Tennessee releases its depth chart ahead of the South Alabama game.Tennessee releases depth chart ahead of South Alabama game
Perhaps you were watching my travels throughout this great State of Alabama this weekend on Facebook.
You may wonder what I was doing, you may also wonder what made me pay visits to the many statues and gravesites in multiple cities.
Well, since sports have been basically nonexistent since mid-March, I have come across a newfangled hobby, touring cemeteries; both virtually and physically to pay respects to those that are no longer here in bodily form, but rather in the presence of God.
On Saturday, I visited a statue dedicated to the memory of Booker T. Washington, a mid-19th-century and early-20th-century social reformer, who believed in hard work, and self-education.
On Sunday, Dad and I took a family friend with us to Mobile, Alabama, to visit multiple cemeteries with several early-Mobile notable figures.
Our first visit Sunday, was to the notoriously haunted, Church Street Graveyard, where the man who created a Mardi Gras Revival in 1866 and 1867, is buried.
Perhaps you’ve heard of him, Joseph Stillwell “Joe” Cain Jr. while in Church Street Graveyard, we saw the famous Boyington Oak that stands just outside the Northwest corner of the 19th-century New England churchyard-style cemetery atop the grave of Charles Robert Stuart Boyington, a mid-17th-century printer and gambler, whom moved to Mobile in search of a better life than the one he had experienced in his hometown of New Haven, Connecticut.
Mr. Boyington, allegedly had become friends with Nathaniel Frost, whom owed him money from one of their poker games but refused to give Boyington the money.
As a result, Mr. Frost would be stabbed, robbed, and left for dead inside of the Church Street Graveyard.
Mr. Boyington would be framed as the suspect, taken into custody, and hanged in 1835. According to legend, his last words, as his feet dangled from a tree at Oakleigh, which is now historic landmark, were “A tree will grow from my heart to prove my innocence.”
After our stop to visit Alabama’s third-most haunted burial ground, the three of us made our way to the 120-acre Magnolia Cemetery just down the road, to pay respects to Confederate States Army General Braxton Bragg, whom I claim is my namesake. We also saw numerous graves of confederate soldiers.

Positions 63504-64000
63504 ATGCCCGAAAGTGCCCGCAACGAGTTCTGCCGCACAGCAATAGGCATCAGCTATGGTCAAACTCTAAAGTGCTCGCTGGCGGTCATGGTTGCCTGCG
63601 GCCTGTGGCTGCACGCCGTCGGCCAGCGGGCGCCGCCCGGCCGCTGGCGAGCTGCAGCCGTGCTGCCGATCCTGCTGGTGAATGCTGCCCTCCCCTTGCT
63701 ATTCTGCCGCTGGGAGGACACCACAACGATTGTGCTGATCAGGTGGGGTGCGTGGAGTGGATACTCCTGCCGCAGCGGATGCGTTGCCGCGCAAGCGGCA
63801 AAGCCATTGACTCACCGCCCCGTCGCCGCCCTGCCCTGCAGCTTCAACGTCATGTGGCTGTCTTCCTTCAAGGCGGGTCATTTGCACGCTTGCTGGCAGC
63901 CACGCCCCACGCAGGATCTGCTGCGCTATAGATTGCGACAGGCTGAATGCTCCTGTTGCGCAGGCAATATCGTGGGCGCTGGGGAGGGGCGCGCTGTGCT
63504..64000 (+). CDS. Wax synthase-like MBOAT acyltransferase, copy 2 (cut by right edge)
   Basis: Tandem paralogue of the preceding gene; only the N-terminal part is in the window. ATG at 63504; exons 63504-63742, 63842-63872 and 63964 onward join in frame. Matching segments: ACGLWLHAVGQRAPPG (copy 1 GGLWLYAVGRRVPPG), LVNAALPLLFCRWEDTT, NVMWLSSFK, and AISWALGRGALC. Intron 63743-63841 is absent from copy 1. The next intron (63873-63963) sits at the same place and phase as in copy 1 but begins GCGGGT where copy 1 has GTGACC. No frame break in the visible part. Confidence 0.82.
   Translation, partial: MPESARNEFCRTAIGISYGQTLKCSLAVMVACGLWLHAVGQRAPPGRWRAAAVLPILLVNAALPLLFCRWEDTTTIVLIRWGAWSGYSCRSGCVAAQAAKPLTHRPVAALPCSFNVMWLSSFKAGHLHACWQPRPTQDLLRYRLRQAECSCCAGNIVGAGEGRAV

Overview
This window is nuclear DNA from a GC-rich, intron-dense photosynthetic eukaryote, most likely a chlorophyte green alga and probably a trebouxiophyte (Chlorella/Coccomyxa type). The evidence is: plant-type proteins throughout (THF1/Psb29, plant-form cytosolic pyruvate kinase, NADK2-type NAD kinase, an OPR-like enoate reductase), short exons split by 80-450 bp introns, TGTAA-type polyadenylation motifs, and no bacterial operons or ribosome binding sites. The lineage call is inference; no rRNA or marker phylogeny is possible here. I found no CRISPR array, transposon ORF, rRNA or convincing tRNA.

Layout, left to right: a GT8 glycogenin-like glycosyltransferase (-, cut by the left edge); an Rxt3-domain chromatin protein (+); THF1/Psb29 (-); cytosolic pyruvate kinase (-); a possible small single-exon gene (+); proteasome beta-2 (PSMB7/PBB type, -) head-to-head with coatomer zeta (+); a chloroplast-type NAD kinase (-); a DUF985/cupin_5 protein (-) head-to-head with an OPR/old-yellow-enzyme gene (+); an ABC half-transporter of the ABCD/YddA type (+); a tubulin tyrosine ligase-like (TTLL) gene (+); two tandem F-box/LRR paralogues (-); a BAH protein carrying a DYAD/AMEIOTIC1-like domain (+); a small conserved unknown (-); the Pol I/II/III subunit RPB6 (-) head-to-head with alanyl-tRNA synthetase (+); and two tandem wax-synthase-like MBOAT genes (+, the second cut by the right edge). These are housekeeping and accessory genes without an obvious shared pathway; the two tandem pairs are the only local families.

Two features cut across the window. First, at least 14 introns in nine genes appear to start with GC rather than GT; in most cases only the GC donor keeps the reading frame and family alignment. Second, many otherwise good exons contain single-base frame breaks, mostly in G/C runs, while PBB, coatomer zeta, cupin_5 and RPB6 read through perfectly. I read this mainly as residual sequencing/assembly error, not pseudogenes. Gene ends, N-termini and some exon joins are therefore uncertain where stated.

Next, we travelled to the 19th-century, Saluda Hill Cemetery, in Spanish Fort, Alabama, to visit the grave of Zachariah Godbold, the only known Revolutionary War veteran buried in Baldwin County, Alabama.
Moral of the story, pay respects to those that came before anyway you can, you never know what you’ll run across in the process.
Days after my visit to Jacksonville State for the Murray State game, I received a message saying that Auburn University Baseball wanted me there for a game…little did I know that this would be my first of two visits with the Tigers. While I was there I got to tour the Auburn football facilities and baseball facilities including the locker room and team laundry room. I even got to go down on the field before the April 22, 2014 game vs. South Alabama. I also got to meet The Voice of the Auburn Tigers, Rod Bramblett, former MLB star Gabe Gross, get my picture taken with Cam Newton’s Heisman Trophy, have my picture taken beside Bo Jackson on the outfield wall (no, not the real person, although I wish it would’ve been). etc. Auburn ended up defeating the Jaguars 8-0 that night. My second trip to the Plains came on April 4, 2015 for the Auburn-Arkansas game. Auburn ended up losing that game 5-4 in extra innings. I will always be grateful for the opportunities that Jacksonville State, Auburn and numerous other colleges and universities have given me. Thank you for believing in me and seeing the passion that I have not only for announcing but also for the game of baseball. I’ve heard it said many times that “If you don’t love what you’re doing, why are you doing it?” Always be grateful for opportunities presented to you, it will pay off in the end.
Next entry: A Visit with the Montgomery Biscuits.